Lately, US President Barack Obama has been hard at work defending the nuclear negotiations with Iran, as well as the deal that resulted from them – hitting back at critics at home and abroad who have accused him of historical blindness and naiveté.
Obama spoke in “historic terms”. As he pointed out in his speech this week on the anniversary of the bombing of Hiroshima, previous US presidents, such as John F. Kennedy, pursued risky diplomatic moves that ended up making history – and, in the case of the Cuban missile crisis, even averting war.
Is it Iran’s turn now? Can Tehran really be swayed by “hard, painstaking diplomacy, not saber rattling, not tough talk,” to cite Obama? Will the agreement signed in Vienna endure and be remembered as a breakthrough. Or is it, perhaps, a little too early to conclude that “the critics were wrong” and dismiss those opposed to the deal as mere “armchair nuclear scientists”? (Time Magazine, incidentally, compared the possibility of a failed nuclear deal not to the START treaty, but to Versailles.)
Others, like Reuel Gerecht, former Iranian Targets Officer in the CIA, in the Wall Street Journal, claimed that “History” contradicts the dream of Iranian moderation.
In his speech, Obama downplayed Iran’s regional ambitions, predicting that Iran simply “will remain a regional power” (and terror sponsor) rather than gain more control over the Middle East, and that the deal will also “help us effectively confront the immediate and lethal threat posed by ISIL.” But it would seem that as soon as Obama said the words, the critics were at his doorstep again, ready to point out the weaknesses of his argument – Walter Russel Mead, for instance, in his written testimony to the United States Senate Committee on Armed Services, as reported in the American Interest predicted negative strategic impacts of the Iran deal. Or Washington Post’s Jackson Diehl, for example, suggested that if given a say, Iran would eagerly thwart any agreement to remove Bashar Assad from power in Syria, its “land bridge” to Hezbollah. And just this week, on Capitol Hill itself, House Foreign Affairs Committee Chairman Ed Royce pointed out that Iran’s continued “aggression” in the Middle East would likely impact how congressmen vote on the deal, and therefore could not be so easily dismissed.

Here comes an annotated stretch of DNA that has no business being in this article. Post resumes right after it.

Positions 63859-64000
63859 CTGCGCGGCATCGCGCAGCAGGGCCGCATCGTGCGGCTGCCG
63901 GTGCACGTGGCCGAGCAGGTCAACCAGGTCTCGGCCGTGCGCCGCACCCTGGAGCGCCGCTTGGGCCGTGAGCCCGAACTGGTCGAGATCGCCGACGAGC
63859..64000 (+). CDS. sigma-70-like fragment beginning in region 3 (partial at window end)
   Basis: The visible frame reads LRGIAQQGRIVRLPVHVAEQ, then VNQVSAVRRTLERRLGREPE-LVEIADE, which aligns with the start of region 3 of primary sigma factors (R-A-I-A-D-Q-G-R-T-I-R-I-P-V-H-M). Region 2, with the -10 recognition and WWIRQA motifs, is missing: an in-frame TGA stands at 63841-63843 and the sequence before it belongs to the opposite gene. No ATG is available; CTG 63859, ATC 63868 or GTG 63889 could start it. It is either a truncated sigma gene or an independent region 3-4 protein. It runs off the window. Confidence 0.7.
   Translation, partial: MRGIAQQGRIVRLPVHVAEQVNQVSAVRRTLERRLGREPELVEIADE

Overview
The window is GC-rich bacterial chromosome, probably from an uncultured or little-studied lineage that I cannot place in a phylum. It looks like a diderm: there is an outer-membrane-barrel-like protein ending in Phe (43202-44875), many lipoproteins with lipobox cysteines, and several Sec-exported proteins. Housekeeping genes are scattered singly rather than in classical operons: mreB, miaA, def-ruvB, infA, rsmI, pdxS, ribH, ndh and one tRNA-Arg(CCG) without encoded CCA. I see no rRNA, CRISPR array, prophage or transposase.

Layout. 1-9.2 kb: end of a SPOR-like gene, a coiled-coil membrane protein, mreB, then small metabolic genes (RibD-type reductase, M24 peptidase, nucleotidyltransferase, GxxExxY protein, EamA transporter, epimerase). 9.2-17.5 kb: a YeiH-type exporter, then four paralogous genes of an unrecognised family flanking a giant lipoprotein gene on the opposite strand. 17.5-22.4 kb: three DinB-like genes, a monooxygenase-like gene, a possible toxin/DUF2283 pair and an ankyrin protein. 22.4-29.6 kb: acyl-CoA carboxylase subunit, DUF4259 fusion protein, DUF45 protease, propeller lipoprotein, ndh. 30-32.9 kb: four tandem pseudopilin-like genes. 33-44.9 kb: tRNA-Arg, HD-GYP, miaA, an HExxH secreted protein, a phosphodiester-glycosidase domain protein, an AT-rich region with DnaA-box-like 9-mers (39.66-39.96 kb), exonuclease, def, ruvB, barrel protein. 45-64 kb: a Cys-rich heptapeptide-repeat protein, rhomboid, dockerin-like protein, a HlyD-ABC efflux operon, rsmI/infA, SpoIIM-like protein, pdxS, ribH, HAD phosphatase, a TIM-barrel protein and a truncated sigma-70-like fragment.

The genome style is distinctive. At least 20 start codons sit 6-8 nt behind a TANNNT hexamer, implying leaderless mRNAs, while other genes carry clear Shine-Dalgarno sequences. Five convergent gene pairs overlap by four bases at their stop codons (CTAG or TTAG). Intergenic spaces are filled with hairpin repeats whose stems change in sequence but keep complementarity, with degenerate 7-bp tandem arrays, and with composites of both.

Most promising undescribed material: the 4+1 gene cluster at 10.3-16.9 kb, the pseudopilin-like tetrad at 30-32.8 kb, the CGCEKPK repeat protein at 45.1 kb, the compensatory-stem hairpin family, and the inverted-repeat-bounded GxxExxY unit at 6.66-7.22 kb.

The supporters’ rebuttal? A recent piece by Robin Wright on The New Yorker may hold some clues as to its weaknesses: while Wright devoted an entire article to deconstructing and demystifying the “Death to America” chants so synonymous with Iran’s Islamic revolution, she was forced to admit that the “gap in perception” between Iran and the West “may be the deal’s greatest vulnerability.” So is the deal based on “hard, painstaking diplomacy” – or rather, on the vulnerability of misunderstandings?